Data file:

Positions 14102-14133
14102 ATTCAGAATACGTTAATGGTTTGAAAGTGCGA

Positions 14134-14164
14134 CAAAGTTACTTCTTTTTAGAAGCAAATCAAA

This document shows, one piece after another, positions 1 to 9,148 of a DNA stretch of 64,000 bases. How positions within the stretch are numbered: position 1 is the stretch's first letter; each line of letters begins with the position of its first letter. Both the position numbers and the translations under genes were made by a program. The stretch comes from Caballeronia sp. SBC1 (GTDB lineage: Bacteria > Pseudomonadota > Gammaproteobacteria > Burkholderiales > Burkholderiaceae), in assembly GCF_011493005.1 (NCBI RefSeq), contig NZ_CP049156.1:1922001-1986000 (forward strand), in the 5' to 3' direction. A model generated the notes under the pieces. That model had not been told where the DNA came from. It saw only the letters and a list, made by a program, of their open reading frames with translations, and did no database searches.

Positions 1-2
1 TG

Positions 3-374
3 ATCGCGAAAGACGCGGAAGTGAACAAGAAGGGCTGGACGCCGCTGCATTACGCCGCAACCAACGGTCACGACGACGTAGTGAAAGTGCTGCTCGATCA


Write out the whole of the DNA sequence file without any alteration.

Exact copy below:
Positions 14102-14133
14102 ATTCAGAATACGTTAATGGTTTGAAAGTGCGA

Positions 14134-14164
14134 CAAAGTTACTTCTTTTTAGAAGCAAATCAAA

This document shows, one piece after another, positions 1 to 9,148 of a DNA stretch of 64,000 bases. How positions within the stretch are numbered: position 1 is the stretch's first letter; each line of letters begins with the position of its first letter. Both the position numbers and the translations under genes were made by a program. The stretch comes from Caballeronia sp. SBC1 (GTDB lineage: Bacteria > Pseudomonadota > Gammaproteobacteria > Burkholderiales > Burkholderiaceae), in assembly GCF_011493005.1 (NCBI RefSeq), contig NZ_CP049156.1:1922001-1986000 (forward strand), in the 5' to 3' direction. A model generated the notes under the pieces. That model had not been told where the DNA came from. It saw only the letters and a list, made by a program, of their open reading frames with translations, and did no database searches.

Positions 1-2
1 TG

Positions 3-374
3 ATCGCGAAAGACGCGGAAGTGAACAAGAAGGGCTGGACGCCGCTGCATTACGCCGCAACCAACGGTCACGACGACGTAGTGAAAGTGCTGCTCGATCA